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Truck-Mounted Round Bale Loader
A rebuilt 1963 International 1600 2-ton truck fitted with a Great Bend "high-lift" loader and a Deere 4010 tractor cab makes a great round bale loader for Gary Vorce, Akron, Colo.
Vorce reversed the direction of the rear drive axle so he can drive the truck "backwards".
"It works six times faster than the Inter-national H tractor and front-end loader that I had been using and it doesn't use much more fuel per hour. Also the cab is worth its weight in gold," says Vorce, who runs a cow-calf operation and does some custom bale loading for neighbors. He tows the truck behind his 3/4-ton pickup to farms several miles away.
Vorce stripped the truck down to the frame and 6 ft. off the rear end. He welded a 10-ft. long, 4-in. wide steel H-beam (salvaged from an old chisel plow) on each side of the truck frame, then welded three more H-beams across them to keep the frame from twisting while operating the loader. He removed the original 345 cu. in. engine and replaced it with a 383 cu. in. gas engine removed from a Dodge car and installed the car's push button automatic transmission. He used sheet metal to build a hood over the engine. He installed the cab in the middle of the frame and bolted the Great Bend 900 Hi-Master loader onto the rear end.
"It weighs 7,500 lbs. so it has lots of traction and the engine is big enough that it gets the job done without having to work too hard. I replaced the original engine because I couldn't find an automatic transmission to match it. The original 5-speed manual transmission was hard to shift and would've burned up the clutch doing loader work. The push button automatic transmission shifts smooth and lets me take off nice and easy so I won't get stuck.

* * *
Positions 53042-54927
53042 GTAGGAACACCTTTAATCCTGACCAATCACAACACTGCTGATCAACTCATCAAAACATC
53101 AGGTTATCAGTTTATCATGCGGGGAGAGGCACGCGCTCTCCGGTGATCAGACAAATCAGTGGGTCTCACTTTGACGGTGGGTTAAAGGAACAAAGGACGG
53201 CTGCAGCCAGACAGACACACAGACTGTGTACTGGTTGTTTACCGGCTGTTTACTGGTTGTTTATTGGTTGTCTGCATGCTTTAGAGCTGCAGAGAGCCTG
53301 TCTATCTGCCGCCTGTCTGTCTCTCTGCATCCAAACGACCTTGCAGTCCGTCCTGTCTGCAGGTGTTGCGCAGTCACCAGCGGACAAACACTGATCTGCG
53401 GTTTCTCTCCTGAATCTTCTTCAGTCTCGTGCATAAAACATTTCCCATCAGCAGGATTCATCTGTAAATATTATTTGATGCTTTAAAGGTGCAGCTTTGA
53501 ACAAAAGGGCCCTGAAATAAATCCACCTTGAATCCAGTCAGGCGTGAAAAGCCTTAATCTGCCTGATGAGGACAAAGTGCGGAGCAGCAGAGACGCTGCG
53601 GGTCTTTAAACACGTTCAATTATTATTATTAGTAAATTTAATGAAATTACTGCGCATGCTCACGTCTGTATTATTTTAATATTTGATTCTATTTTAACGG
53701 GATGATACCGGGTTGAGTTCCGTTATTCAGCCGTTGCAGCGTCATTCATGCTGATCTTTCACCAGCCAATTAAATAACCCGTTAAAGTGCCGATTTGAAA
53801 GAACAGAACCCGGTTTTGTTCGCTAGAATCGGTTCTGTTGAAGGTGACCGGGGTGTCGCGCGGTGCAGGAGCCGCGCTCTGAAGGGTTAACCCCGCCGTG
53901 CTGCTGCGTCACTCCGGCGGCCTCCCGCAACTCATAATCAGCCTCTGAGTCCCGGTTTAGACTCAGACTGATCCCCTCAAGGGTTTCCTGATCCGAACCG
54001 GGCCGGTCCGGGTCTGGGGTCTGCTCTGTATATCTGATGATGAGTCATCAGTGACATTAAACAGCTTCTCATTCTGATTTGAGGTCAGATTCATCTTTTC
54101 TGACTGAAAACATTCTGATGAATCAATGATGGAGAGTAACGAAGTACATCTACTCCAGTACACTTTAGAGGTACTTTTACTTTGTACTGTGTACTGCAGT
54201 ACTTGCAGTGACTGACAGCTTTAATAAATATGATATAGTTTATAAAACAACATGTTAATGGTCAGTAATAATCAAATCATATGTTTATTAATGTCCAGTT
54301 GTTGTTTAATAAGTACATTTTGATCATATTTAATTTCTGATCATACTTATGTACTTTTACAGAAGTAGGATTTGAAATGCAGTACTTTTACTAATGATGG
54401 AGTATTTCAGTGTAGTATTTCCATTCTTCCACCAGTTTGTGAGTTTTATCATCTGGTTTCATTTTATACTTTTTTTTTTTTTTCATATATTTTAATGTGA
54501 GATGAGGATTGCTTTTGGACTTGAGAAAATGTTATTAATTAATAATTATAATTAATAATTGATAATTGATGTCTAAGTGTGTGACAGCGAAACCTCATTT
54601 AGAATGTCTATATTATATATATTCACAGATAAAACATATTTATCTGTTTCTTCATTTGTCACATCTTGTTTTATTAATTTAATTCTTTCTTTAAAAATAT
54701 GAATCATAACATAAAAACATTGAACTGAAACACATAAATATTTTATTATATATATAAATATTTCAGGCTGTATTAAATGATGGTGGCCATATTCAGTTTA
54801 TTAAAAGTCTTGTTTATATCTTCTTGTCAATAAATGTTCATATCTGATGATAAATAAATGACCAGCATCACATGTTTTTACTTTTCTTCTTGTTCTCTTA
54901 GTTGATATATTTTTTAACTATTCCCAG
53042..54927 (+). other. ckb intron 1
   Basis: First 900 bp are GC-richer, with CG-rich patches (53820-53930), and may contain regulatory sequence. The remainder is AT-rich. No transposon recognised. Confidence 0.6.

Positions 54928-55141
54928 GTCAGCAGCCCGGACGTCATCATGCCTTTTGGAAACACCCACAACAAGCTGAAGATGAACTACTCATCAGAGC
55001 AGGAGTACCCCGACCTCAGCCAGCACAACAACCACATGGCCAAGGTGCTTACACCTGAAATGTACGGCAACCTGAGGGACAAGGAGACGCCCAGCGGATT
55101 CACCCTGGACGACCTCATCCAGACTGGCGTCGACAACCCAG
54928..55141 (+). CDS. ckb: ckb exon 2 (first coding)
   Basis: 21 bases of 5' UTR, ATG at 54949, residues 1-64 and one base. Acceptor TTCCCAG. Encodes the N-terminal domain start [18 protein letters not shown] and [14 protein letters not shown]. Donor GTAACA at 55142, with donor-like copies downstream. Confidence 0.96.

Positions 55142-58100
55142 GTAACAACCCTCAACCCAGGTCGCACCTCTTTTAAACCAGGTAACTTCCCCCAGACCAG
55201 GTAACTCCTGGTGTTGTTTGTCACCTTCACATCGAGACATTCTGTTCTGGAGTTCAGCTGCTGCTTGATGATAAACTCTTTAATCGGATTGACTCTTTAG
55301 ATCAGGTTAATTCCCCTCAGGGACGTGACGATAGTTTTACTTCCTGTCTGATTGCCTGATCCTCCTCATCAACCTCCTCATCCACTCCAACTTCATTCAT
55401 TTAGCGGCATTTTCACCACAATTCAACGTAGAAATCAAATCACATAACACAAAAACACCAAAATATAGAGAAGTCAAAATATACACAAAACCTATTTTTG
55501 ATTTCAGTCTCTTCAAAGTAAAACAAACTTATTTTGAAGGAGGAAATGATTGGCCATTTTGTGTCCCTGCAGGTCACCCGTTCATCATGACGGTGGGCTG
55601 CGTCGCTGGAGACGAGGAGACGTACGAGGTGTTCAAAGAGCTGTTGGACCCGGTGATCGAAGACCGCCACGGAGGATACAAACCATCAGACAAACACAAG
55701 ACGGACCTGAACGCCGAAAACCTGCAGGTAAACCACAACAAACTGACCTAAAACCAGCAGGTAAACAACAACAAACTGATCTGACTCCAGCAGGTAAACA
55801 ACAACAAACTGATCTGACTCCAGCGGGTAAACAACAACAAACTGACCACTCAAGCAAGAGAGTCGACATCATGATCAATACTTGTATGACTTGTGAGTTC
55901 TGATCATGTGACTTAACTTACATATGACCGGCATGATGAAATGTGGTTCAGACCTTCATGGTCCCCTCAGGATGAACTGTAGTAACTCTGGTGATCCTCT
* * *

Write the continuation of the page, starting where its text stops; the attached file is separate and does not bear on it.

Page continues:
"The Great Bend loader fit the truck frame perfectly and lifts bales 16 ft. high so I can easily load bales into tub grinders and round bale feeders. I can replace the bale fork with a small hay fork fitted with a plywood scaffold for working on buildings."
To reverse direction of the rear axle, he constructed an add-on gearbox out of old tractor pto parts and mounted it between the transmission and axle. "The gearbox can be placed in neutral so when I tow the truck I can lock the transmission in park to keep it from turning," notes Vorce.
He removed the steering gearbox from the front of the truck and mounted it at the rear.
A 5-ft. wide, 2-ft. high Farmhand blade is permanently mounted on the loader arms. The bale fork bolts to the blade and is made up of three spears, one 4 1/2 ft. long and the other two are 2 ft. long. A dash removed from a 1966 Dodge pickup shows speedometer and engine gauges.
Vorce spent about 2 months building the truck. It cost approximately $6,000. Contact: FARM SHOW Followup, Gary Vorce, 32350 Co. Rd., Akron, Colo. 80720 (ph 303 345-6703).

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1991 - Volume #15, Issue #3